Why don't builders, construction contractors or floor layers want to do small jobs?

You need a contractor or tradesman to do a small job and you just cannot seem to fins anyone to do it or if they agree they don't turn up. Why is this?

 

As a floor laying company we hear this from potential clients all the time. 

Here is the short version

1. It will take longer than you think and you will argue with the contractor as to why
2. It will cost more than you think because it will take longer than you think and you will feel that you are being ripped off
2. The contractor doesn't want the hassle of justifying their costs to you so they just say 'no'

The long version 

The prospect calls and says 'Hi, I hope you can help I have been let down by my contractor to do a really small job and I can't seem to find anyone who wants to do it?'.
So, I can imagine how frustrating this is for the homeowner who just wants to get the job done and they are happy to pay a fair price for it and understand it has to be done on a day rate.
And they just can't understand why no-one will do it.

So let me answer this in a comprehensive way, and bare in mind I am not talking about handyman jobs like putting up pictures, that is a different profession.

1. The client just has no idea how long a job will take to complete

Most 'small' jobs are small because the amount of space being worked on is small. However, that really doesn't have any relevance to how large the task is. So let's take an example of a bathroom floor. Someone who wants a new LVP (luxury Vinyl Plank) floor like Amtico or Karndean in a small bathroom. In the customers mind this will take half a day to do, they are 'willing' to pay a day's rate for it and they feel jolly generous for that too. The reality is that depending on the floor this is could be a 2 day job, regardless of the size of the bathroom. So a 2m2 bathroom will cost the same in labour as a 10m2 bathroom.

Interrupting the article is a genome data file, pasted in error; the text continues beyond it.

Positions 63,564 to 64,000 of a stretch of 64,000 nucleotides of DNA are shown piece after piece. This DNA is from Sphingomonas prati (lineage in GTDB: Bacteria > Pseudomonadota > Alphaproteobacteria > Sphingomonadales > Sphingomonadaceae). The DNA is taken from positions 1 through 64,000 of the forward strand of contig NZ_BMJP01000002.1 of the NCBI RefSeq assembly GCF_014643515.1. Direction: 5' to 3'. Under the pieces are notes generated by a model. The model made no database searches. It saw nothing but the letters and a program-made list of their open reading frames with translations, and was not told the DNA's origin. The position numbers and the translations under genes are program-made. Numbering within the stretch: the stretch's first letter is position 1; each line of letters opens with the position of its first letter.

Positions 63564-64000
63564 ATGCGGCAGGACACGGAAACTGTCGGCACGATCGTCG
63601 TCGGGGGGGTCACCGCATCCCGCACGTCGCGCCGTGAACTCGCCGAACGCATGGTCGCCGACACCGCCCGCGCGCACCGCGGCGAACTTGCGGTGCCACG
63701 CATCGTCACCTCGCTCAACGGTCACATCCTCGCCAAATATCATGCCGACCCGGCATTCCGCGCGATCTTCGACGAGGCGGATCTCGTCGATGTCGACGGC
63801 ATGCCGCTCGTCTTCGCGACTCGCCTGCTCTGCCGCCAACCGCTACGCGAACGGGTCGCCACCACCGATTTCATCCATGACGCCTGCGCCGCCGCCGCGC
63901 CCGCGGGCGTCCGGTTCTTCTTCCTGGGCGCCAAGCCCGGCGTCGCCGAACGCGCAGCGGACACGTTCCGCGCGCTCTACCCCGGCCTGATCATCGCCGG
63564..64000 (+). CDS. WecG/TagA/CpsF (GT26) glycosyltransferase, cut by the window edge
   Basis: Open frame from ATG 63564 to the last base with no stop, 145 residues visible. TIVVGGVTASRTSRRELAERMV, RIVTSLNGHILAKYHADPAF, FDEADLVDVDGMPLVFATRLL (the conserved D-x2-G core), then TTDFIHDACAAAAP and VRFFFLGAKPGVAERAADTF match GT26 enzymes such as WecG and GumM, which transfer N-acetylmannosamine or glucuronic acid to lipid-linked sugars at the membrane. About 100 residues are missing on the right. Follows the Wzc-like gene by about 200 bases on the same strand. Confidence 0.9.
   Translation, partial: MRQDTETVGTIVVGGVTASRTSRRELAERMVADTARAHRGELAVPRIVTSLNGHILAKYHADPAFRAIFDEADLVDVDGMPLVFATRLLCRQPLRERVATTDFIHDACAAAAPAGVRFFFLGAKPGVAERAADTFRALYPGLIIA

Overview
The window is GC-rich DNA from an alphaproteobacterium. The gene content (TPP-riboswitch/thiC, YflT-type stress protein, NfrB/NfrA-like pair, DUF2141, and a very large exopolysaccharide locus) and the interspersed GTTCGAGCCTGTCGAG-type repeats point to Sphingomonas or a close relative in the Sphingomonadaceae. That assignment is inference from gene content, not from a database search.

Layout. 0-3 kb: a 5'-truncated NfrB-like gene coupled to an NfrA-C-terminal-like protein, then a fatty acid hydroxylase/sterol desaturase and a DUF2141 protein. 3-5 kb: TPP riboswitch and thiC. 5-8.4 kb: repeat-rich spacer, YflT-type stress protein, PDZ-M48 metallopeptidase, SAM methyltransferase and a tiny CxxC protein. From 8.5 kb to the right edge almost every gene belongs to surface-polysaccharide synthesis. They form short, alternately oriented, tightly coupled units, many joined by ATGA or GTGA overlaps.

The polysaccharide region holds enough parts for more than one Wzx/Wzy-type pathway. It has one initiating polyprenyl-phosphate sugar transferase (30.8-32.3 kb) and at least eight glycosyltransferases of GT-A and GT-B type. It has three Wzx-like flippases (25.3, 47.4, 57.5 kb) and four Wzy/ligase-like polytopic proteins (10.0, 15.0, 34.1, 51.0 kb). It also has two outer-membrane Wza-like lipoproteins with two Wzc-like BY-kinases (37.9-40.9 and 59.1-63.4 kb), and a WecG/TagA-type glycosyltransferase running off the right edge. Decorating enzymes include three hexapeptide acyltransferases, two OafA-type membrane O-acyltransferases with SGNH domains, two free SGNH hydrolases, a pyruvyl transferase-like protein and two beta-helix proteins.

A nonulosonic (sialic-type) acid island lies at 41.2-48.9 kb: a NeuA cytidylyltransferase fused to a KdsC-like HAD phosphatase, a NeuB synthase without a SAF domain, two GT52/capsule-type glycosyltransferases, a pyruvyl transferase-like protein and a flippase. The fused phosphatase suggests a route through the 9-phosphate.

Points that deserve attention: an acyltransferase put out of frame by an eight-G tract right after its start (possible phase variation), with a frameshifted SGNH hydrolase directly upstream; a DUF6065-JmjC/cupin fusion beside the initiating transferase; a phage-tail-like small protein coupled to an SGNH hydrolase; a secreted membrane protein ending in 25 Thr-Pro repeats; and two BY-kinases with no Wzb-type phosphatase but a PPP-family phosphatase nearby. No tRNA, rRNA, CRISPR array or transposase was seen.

The reason for that is the existing bathroom floor will have to be removed, then maybe a new latex floor needs to be installed, this needs time to dry so come back tomorrow, sand it down and fit the Amtico. Maybe it takes 1.5 days but what will the contractor do with the spare half a day once they have cleaned up and got back home? Take on another 'small' job? And remember the materials have to be ordered, in some cases collected, delivered to your property, loaded on and off the van. All take time behind the scenes and this is not actually what you see at your property.

The result is a 2 day job that will cost the client a minimum of $600 for labour (for a one man band), $800 to $1200 for an established business + materials which may vcome to ovwer $250 just for a 2m2 bathroom. Ballpark $1250 + tax just for this small amount of space.

2. The client thinks they know how long the job will take

When you call someone up and actually tell them 'its a small job', 'it won't take you long', 'you'll be in-and-out in no time but I know you have costs so I am happy to pay day rate',  you have pretty much sealed your fate right there. Your average contractor at this point will probably tell you they are busy or they can't do the job.